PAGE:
I’ll just sign off now…

Back last century when I did a secretarial course, it was all so easy – if you started “Dear Sir” you ended “Yours faithfully”. If you started “Dear Mr Bigby” you ended “Yours sincerely”.

Emails have changed all this, throwing our written leave-taking into confusion. Now our business correspondence is largely via email, and this is so much more informal, what is appropriate? And how do we differentiate between business and more personal emails?

For a while, I noticed “Best wishes, regards or kind regards”. All was fine and I tended to reciprocate in kind. “Love” as a sign-off was reserved for my family and close friends – loved ones.

But somehow people can’t leave it at a standard sign-off; or perhaps, tempted by a loosening up of conventions, their creativity and self-expression has started to blossom. Anyway, when stuck in the company of my computer and unable to ‘people watch’, I started noticing the variety of closing messages:

Some people seem to have started varying the warmth of their closing sign-off, perhaps in an attempt to make emails more personal. So I have received ‘warm wishes, warmest wishes and warm regards from those who wish – well, to add more warmth to their sign-off. Today I received “fondest wishes” in the first communication from a new acquaintance, which prompted these reflections.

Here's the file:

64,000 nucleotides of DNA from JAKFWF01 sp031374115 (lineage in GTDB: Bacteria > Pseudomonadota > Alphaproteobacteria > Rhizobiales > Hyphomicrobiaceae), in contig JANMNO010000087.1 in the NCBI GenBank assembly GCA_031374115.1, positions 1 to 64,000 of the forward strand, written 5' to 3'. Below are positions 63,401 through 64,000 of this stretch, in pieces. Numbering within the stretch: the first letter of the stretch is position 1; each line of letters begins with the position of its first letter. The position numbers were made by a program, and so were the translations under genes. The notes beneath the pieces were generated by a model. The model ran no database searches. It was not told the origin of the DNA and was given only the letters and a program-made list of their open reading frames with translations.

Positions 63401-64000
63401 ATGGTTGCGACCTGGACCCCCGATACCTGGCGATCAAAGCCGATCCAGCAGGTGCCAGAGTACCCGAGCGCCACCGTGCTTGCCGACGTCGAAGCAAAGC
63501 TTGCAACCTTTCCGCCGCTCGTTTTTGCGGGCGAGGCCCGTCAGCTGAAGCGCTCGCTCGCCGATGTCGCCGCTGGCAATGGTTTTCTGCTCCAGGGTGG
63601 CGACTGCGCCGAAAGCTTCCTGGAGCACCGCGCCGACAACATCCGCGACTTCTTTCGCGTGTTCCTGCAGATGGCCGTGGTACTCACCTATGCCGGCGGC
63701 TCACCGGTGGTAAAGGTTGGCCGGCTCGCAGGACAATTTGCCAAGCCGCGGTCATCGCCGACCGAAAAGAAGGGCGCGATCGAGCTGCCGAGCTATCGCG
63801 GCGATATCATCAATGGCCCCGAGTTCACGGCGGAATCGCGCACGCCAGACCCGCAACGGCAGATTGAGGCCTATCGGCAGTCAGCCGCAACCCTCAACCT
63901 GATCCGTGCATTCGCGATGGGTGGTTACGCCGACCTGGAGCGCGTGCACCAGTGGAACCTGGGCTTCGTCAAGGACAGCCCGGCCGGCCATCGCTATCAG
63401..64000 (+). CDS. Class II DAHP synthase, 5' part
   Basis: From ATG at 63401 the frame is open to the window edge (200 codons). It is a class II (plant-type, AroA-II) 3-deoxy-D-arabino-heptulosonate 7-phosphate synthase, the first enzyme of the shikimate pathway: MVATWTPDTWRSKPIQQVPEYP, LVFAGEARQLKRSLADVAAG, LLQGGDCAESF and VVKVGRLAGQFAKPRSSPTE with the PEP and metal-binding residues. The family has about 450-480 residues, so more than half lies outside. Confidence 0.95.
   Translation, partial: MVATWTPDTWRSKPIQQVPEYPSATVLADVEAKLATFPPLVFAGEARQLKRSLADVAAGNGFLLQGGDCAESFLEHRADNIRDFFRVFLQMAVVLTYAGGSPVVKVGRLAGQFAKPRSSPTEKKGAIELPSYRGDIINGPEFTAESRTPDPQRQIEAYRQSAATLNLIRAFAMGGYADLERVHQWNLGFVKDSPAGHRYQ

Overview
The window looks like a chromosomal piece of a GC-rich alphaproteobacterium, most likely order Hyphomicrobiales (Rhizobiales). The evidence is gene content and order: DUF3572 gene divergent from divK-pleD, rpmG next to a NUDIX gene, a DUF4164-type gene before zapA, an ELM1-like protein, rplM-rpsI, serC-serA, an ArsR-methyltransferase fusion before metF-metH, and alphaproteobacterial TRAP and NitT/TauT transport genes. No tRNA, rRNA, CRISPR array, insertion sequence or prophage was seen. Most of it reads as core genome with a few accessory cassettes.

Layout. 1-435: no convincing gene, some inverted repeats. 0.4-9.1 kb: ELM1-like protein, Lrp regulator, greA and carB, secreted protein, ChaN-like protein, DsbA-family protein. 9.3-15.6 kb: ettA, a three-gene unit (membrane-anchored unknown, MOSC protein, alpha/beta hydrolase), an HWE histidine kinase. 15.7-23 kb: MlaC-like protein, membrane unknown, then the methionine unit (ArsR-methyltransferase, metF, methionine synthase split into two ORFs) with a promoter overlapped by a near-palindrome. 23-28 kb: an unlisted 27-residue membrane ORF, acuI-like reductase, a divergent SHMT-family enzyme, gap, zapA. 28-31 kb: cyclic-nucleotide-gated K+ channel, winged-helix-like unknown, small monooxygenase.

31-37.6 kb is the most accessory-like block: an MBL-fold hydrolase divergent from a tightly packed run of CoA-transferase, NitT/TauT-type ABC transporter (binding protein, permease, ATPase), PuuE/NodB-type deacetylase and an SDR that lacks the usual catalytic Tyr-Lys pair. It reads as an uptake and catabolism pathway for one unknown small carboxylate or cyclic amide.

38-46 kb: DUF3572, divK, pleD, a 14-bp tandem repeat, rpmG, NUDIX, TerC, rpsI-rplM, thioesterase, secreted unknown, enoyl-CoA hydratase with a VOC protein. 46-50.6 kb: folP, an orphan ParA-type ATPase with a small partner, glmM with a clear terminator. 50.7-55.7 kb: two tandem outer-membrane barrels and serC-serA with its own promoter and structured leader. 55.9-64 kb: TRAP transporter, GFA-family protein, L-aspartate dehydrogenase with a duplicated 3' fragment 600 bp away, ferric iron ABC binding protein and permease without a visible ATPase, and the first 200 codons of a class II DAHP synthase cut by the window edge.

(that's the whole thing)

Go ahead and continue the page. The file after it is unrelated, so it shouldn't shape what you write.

Some seem to want to add a spiritual element, or to show their spiritual allegiance, by signing ‘Namaste’, ‘Bright Blessings’ or ‘Angelic blessings’, while others seem to have an urge to be creative, to personalise or to make their own individual mark.

I was suitably impressed some years ago by the NLP Master Trainer who started signing off with “Be Well”. It was the most original and unique sign off and, better still, a positive suggestion. Others must have liked it too, as this particular signature statement has been much copied amongst the NLP/personal development community, who have taken it up, or tried for their own variations of “Stay Well” (not so good if the recipient is not well) or “Get well” (equally unfortunate if they regard themselves as already well) or “Be Well Now” for added emphasis!

Meanwhile the originator continues to use his sign-off, probably secure in the knowledge that ‘us NLPers’ all know where this one originated…

So what is your experience? What is the most unusual, meaningful or interesting closing wish or greeting you have received? And does your own signature statement reflect the message you wish to convey?

Wishing you, dear reader, the most stimulating blessings of mind, body and spirit you could possibly wish for on this bright and cheerful day,

Susanna

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